A Brief Review of
Celebrating The 12 Days of Christmas:
A Guide for Churches and Families
Reviewed by C. Christopher Smith
The month of December is always a challenging one for me. With the combination of year-end deadlines for work and the constant flurry of activity for the holidays, it always turns out to be one of the craziest and most stressful times of the year – and not exactly the sort of season when I slow down and remember well the significance of Jesus’s birth.
And I know that I am not alone in these feelings. Chris Marchand, author of the new book, Celebrating the Twelve Days of Christmas, is all too familiar with this tension, and it flavors the text of his book. He writes:
In the wake of the hectic busyness of “the most wonderful time of the year” many of us are silently left asking: “Is there another way to do Christmas? And if there is a way, can anyone give us a guide on what it should look like?” This book is an attempt to answer those questions and offer the requested guide. Its inception began years ago with a few incessant, nagging questions that popped into my mind just about every December: “What exactly are the 12 days of Christmas anyway? Do they actually exist and does anybody actually celebrate them? Because I certainly don’t know anybody who does.” In part, these questions arose from yearly listens to the carol “The Twelve Days of Christmas.” The song itself is something of an inexplicable anomaly: it contains lyrics no one knows the meaning of and references a ritual that no one practices (the 12 days), and yet it persists as a staple of the season. (xii)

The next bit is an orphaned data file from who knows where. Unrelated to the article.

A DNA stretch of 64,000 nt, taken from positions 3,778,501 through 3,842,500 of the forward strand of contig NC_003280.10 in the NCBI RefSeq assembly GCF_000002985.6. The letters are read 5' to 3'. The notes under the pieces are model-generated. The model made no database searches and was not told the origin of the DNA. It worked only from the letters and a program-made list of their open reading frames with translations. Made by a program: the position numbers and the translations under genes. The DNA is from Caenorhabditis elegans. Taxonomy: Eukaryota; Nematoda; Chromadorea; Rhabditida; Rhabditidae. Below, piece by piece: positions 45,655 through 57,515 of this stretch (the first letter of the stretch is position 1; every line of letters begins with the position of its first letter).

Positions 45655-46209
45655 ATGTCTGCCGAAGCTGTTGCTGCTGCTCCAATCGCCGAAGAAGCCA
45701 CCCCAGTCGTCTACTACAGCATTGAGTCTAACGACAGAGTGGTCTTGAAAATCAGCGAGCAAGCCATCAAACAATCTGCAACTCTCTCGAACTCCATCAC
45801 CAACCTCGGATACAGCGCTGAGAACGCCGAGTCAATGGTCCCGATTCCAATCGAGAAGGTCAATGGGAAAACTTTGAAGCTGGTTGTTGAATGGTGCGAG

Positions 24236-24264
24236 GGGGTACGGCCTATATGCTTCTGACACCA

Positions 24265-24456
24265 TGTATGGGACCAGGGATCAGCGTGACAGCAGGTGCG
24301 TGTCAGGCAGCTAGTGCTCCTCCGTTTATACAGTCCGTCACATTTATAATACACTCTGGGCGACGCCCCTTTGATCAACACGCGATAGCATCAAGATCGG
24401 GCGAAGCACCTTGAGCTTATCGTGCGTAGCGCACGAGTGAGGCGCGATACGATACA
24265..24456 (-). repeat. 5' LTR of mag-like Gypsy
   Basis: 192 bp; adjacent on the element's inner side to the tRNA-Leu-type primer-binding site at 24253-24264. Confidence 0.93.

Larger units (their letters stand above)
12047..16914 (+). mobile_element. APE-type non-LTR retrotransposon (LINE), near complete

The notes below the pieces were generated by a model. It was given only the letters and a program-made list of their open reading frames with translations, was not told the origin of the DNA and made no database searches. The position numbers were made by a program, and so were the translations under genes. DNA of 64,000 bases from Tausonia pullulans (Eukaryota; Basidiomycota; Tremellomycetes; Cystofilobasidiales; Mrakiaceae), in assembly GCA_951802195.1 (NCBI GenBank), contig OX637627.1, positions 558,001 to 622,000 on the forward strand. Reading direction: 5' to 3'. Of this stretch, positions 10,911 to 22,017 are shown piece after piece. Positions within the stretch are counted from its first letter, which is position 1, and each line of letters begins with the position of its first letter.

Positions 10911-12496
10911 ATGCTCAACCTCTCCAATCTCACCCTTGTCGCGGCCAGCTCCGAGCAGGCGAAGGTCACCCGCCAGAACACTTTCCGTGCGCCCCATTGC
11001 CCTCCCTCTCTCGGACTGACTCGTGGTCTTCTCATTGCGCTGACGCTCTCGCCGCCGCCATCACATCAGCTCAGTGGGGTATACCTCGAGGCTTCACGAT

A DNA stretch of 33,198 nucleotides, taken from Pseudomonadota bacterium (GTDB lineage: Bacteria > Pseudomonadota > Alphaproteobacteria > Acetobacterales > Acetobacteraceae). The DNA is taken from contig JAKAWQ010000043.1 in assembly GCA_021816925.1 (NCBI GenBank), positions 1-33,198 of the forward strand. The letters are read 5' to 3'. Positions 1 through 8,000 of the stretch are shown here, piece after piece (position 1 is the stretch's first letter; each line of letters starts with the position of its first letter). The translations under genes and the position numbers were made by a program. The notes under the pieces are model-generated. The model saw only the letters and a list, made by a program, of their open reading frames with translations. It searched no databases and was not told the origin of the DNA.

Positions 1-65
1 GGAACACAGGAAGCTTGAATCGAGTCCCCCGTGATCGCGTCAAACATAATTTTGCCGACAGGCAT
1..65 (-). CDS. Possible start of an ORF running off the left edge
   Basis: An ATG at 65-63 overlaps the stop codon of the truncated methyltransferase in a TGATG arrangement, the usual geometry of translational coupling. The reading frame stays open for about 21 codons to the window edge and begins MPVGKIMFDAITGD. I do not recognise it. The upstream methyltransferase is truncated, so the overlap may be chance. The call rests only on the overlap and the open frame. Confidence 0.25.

On one hand, I’m skeptical that a single book can change the cultural and economic forces that make December such a fast-paced and stressful month, but on the other hand I appreciate Marchand’s efforts to use the 12 days of Christmas as a means to help us think and live differently in this time of the year. Celebrating the Twelve Days of Christmas highlights lesser-known celebrations during the season of Christmas and provides useful ideas on how we might celebrate these occasions. I suspect that readers who take Marchand’s work seriously and experiment with a few of the ideas he offers will find a richer and more meaningful experience of the Christmas season.
C. Christopher Smith is the founding editor of The Englewood Review of Books. He has authored a number of books including most recently How the Body of Christ Talks.